So… The Swing Matters

jordan-spiethCongratulations to Danny Willett on his 1st major victory in taking the 2016 Masters!

If a man ever entered a major tournament under the radar, it was the then-11th world ranked Willett, who now goes to #9.

And the world #2 (again) player, sadly, doesn’t know quite how to swing a golf club, although he has two major trophies on his resume already, while the nearly-demoted to #2 player in the world (but still #1 – Jason Day)  has a swing that is tearing up his lower back, and the #3 player, with 4 majors on his mantel (Rory McIlroy), can’t decide which way to best miss the most of the putts he strokes.

I won’t revisit yesterday’s shocking turn of events too much, as they are being beaten into the historical ground even as I write this post.

Suffice to say that, however badly I felt for Jordan Spieth following his unthinkable 7 on the 12th hole following two consecutive bogeys (you see, it wasn’t just one bad swing, but several in the space of three holes for a loss of 6 strokes from 10-12), I felt almost as if the ghost of Bobby Jones had arisen and had his say about how to win a Masters tournament.



How could the man who founded the Masters tournament, were he alive, have countenanced a player who couldn’t put the ball in play, and was about to walk away with back-to-back titles?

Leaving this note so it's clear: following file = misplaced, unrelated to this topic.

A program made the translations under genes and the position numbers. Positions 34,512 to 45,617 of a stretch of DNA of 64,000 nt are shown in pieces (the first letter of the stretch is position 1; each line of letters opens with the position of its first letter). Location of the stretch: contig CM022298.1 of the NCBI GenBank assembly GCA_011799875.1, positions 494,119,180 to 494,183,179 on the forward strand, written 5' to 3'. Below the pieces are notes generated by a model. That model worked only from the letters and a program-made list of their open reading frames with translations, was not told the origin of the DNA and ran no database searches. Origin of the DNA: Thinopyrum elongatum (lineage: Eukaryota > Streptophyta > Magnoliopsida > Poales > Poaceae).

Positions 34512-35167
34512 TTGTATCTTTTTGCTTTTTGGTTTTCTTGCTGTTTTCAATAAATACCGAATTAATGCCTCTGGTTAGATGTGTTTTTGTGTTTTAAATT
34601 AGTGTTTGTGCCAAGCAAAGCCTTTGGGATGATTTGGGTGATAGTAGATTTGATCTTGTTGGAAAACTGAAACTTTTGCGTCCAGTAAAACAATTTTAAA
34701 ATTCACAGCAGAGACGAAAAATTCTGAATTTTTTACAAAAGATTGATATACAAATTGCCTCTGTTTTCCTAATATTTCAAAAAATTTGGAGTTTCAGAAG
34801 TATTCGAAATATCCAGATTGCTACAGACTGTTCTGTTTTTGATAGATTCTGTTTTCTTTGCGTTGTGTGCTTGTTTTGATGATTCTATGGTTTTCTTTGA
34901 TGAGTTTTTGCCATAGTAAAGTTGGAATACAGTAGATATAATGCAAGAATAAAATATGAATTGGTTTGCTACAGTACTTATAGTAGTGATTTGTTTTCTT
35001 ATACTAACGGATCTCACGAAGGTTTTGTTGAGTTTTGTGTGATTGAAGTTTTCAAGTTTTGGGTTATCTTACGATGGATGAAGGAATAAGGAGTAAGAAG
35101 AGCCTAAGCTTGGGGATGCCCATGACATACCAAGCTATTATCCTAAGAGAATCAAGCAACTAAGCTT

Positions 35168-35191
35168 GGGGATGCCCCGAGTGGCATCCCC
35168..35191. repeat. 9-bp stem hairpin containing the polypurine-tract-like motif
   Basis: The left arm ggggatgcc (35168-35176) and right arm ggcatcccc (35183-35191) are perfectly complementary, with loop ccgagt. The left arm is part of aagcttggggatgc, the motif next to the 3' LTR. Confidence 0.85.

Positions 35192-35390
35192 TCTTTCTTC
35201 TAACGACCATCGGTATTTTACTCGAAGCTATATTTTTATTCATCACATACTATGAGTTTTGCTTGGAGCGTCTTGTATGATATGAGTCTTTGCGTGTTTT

That is tongue-in-cheek, of course, but here’s my point:

Simply, I personally don’t believe that anyone who hit the ball as badly as Spieth did on the weekend deserved to win that major, however talented a player and awesome a putter and course manager he may be.

The minute there was a hint of pressure on Spieth, whose lead went from 5 on the 9th tee to 1 while standing on 12, he promptly brain-locked and rinsed two perfectly clean balls with swings that shouldn’t be seen on the Tour.

The swing is only one part of the overall game of golf, true, and while you want a solid, even great swing with which to play the game, you can also prosper with not much of a swing to speak of, if the rest of your game is good to great.

jordan spieth